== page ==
In all seriousness — I do strongly believe in letting yourself be uncomfortable in order to achieve greater personal growth, but how can I convey this message without sounding like those cheesy motivational posters?

Although there is truth in those messages, and I often use inspirational quotes on my own kids, I don't want my speech to sound like a shallow cliché. Mr. [Brad] Rose did a phenomenal job educating all of us on words: their importance, their impact, and that words matter.

Since I have a bachelor's of science degree, all my papers in college were scientifically based. I love facts, I love research, I love data. Science is evidence based, it is concrete. This is where my personal challenge arises and my unease sets in: discuss a topic that I believe in, based on a feeling? A conviction? On personal experience? Transcribe all that onto paper with words and deliver a meaningful message?

Again, comparing all the prior speeches, I felt incapable of this task and unworthy. I take away so much from others' speeches, not only from the faculty but from you Form II boys as well, that I wanted to give as much from my speech as I received from you all. Even though I have strong opinions, I often have difficulty communicating and translating those thoughts and ideas with eloquence. So, I temporarily popped back into my comfort zone and did a little research.

Is there even such a thing, as a "comfort zone" or is it another motivational metaphor like "think outside the box." I looked it up. Comfort zone: "A place or situation where one feels safe or at ease and without stress."

According to one theory, the term "comfort zone" originated in reference to the temperature zone where we are the most comfortable, and feel neither hot nor cold. If anyone is curious that temperature range is 67–78 degrees Fahrenheit. Psychologically, our comfort zone is the place where we feel most at home: "In our comfort zone, there is a sense of familiarity, security and certainty." When we step outside of our comfort zone, we're taking a risk and exposing ourselves to the possibility of stress and anxiety.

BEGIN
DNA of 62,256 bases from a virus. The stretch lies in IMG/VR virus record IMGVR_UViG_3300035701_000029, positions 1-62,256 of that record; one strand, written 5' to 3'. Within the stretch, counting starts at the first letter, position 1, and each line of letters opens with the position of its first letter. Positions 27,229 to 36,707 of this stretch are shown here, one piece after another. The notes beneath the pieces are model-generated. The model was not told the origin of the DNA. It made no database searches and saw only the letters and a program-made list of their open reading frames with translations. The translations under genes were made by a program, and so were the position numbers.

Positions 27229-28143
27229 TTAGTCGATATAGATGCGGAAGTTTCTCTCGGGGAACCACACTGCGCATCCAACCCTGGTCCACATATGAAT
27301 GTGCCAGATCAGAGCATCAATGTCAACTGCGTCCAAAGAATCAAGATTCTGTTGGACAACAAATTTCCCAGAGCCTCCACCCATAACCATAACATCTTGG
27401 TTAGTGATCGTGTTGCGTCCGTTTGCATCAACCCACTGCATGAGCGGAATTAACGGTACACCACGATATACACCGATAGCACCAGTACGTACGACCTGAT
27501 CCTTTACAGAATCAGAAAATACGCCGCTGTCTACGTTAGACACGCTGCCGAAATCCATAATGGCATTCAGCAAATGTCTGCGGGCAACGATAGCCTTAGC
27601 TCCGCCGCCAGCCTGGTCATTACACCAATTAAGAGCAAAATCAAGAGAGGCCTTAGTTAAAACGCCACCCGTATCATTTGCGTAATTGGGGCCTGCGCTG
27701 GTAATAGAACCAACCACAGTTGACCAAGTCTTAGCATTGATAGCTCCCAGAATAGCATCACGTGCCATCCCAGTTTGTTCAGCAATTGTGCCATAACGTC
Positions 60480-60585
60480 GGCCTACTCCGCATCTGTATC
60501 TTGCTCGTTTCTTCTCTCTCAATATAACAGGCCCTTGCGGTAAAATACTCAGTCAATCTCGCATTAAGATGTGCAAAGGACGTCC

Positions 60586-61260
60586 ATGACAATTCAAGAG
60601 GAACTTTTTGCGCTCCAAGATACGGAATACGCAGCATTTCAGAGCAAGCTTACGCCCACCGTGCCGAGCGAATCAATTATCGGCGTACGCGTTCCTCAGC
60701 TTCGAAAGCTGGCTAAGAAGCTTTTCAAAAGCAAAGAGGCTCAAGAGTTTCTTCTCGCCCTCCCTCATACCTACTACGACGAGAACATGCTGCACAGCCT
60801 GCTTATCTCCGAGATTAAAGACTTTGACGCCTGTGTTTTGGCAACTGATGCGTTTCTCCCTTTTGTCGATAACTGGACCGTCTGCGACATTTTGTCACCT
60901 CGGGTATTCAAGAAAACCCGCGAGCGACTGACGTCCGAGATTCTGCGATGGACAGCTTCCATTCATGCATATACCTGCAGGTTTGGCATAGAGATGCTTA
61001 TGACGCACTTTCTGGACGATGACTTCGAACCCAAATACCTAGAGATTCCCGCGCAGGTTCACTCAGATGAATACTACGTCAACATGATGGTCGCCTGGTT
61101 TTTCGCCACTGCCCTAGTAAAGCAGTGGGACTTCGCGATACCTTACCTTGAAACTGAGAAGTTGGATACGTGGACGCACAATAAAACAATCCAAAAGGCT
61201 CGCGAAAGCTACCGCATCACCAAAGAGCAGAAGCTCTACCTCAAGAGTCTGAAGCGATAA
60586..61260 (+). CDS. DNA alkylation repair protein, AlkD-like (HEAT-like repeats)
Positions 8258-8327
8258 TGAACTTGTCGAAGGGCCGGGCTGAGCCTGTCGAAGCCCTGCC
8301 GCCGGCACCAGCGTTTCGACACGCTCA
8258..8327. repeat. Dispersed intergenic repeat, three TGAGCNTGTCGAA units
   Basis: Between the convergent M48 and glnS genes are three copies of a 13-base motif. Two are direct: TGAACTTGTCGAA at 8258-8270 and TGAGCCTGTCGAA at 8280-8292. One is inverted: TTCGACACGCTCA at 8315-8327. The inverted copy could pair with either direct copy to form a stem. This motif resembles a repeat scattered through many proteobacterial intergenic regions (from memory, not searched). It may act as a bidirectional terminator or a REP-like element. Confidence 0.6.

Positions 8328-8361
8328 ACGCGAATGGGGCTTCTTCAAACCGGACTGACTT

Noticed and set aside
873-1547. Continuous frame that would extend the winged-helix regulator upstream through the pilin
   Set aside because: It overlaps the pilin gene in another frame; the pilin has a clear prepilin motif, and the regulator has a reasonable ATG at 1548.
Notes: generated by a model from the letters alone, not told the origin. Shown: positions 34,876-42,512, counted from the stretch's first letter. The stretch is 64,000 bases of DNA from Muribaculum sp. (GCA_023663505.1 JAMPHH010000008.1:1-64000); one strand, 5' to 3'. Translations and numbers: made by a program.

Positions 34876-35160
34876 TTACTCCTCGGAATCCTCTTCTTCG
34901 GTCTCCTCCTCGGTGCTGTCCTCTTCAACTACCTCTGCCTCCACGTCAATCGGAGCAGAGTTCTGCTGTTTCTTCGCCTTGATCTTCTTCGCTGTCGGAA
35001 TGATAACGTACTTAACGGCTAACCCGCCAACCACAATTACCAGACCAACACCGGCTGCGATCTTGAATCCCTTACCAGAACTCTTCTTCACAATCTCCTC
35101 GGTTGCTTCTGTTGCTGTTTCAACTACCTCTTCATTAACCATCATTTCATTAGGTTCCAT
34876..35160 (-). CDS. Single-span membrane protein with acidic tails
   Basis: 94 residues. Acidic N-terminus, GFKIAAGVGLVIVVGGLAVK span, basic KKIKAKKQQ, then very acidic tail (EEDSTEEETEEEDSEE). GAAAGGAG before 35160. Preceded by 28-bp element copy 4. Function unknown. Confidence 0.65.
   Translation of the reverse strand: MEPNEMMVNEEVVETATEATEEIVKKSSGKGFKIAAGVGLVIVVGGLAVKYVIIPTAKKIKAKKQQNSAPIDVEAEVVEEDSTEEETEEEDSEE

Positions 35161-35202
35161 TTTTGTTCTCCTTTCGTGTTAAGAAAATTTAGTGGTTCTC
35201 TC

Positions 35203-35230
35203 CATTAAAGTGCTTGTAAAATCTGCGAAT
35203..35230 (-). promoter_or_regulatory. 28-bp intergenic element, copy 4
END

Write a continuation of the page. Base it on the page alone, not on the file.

So, why in the world would anyone want to voluntarily experience stress and anxiety? What is the benefit? Well, a bit of healthy stresscan actually act as a spark for growth and provide a powerful initiative to act. Think about how you feel right before you begin an exam, gripping your pencil in anticipation of that first question; or how you feel right before the whistle blows on the athletics field, seconds before the game is about to start; or how you feel moments before the curtains go up on a music or theater performance? It's that healthy stress and those nerves that allow you to perform. It's just enough adrenaline to keep you focused and determined, but not too much that you are overly stressed to be productive and incapable of performing.

According to the experts, this healthy stress is known as "optimal anxiety." OK, I'm feeling good, I'm feeling comfortable. I have my articles, "Escape Your Comfort Zone," "The Science of Breaking Out of Your Comfort Zone," "6 Reasons to Step Outside Your Comfort Zone." Ha, this speech is practically writing itself.

I could already envision the bullet points on my power point presentation: 1) Challenging yourself can help you perform at your peak. 2) Taking risks is what helps us grow. 3) Trying new things can make you more... wait, this isn't a speech, I realized. This is a list. It is the antithesis of what this composition is supposed to be about. No wonder I was beginning to feel at ease and comfortable again. I ripped up the articles and I delved into my own experiences.

Thinking back on moments in my life where I have reached this "optimal anxiety" to escape my comfort zone, one particular event in my nursing career stands out. I was working in the operating room (OR) at Georgetown University Hospital. I was nearing the end of my shift, and I was looking forward to going home and putting up my dead-tired feet. Yes! It was Thursday. My favorite night for TV. I couldn't wait to find out if Ross and Rachel were still "on a break." I couldn't wait to watch what medical crisis and personal drama Dr. Doug Ross and Nurse Hathaway would endure on ER. I would order food, drink a nice, cold, chilled adult beverage and invite a couple of friends over. Sorry, I digressed.